Invest capital efficiently to grow cash flows and long-term dividends per share. In addition to adding tenants to existing communications infrastructure, we seek to invest our available capital, including the net cash generated by our operating activities and external financing sources, in a manner that will increase long-term stockholder value on a risk-adjusted basis. These investments include constructing and acquiring new communications infrastructure that we expect will generate future cash flow growth and attractive long-term returns by adding tenants to those assets over time. Our historical investments have included the following (in no particular order):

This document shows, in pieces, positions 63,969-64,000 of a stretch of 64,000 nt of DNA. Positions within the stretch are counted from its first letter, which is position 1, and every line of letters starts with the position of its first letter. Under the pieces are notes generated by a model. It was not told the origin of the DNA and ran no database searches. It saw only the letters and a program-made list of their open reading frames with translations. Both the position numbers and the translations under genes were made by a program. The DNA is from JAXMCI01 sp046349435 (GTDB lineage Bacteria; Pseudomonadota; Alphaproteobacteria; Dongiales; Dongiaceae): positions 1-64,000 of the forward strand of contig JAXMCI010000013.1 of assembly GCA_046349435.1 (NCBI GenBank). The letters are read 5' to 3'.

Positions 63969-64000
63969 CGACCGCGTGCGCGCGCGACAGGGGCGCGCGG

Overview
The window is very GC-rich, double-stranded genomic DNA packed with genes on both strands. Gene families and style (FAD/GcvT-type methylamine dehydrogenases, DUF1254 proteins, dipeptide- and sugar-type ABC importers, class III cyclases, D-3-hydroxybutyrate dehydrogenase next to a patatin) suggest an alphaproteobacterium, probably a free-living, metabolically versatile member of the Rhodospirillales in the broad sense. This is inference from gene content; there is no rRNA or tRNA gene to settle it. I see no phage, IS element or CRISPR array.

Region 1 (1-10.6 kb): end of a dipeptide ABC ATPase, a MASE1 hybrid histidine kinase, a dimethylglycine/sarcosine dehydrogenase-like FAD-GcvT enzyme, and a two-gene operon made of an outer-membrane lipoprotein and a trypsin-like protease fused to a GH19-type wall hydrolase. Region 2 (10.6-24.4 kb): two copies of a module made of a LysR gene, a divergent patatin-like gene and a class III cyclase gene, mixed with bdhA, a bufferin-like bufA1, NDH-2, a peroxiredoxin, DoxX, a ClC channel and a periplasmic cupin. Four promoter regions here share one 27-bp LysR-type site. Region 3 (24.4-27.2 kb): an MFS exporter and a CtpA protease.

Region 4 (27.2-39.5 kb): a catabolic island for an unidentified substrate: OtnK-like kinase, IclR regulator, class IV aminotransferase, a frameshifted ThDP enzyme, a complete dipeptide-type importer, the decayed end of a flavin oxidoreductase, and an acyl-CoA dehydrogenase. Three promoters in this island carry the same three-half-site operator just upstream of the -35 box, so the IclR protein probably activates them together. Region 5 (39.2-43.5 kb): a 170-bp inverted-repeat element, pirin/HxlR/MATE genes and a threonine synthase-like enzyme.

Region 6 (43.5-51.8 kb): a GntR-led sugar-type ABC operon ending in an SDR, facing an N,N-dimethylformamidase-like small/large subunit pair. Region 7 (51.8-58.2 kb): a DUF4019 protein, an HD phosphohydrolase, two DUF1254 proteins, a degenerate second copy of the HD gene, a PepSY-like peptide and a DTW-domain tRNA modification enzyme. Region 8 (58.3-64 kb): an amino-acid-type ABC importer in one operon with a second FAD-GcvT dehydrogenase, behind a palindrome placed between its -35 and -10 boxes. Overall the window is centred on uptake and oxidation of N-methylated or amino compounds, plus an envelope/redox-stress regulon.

construction of towers, fiber and small cells;
acquisitions of towers, fiber and small cells;
acquisitions of land interests (which primarily relate to land assets under towers);
improvements and structural enhancements to our existing communications infrastructure;
purchases of shares of our common stock from time to time; and
purchases, repayments or redemptions of our debt.
Our strategy to create long-term stockholder value is based on our belief that there will be considerable future demand for our communications infrastructure based on the location of our assets and the rapid growth in the demand for data. We believe that such demand for our communications infrastructure will continue, will result in growth of our cash flows due to tenant additions on our existing communications infrastructure, and will create other growth opportunities for us, such as demand for newly constructed or acquired communications infrastructure, as described above. Further, we seek to augment the long-term value creation associated with growing our recurring site rental cash flows by offering certain ancillary site development and installation services within our Towers segment.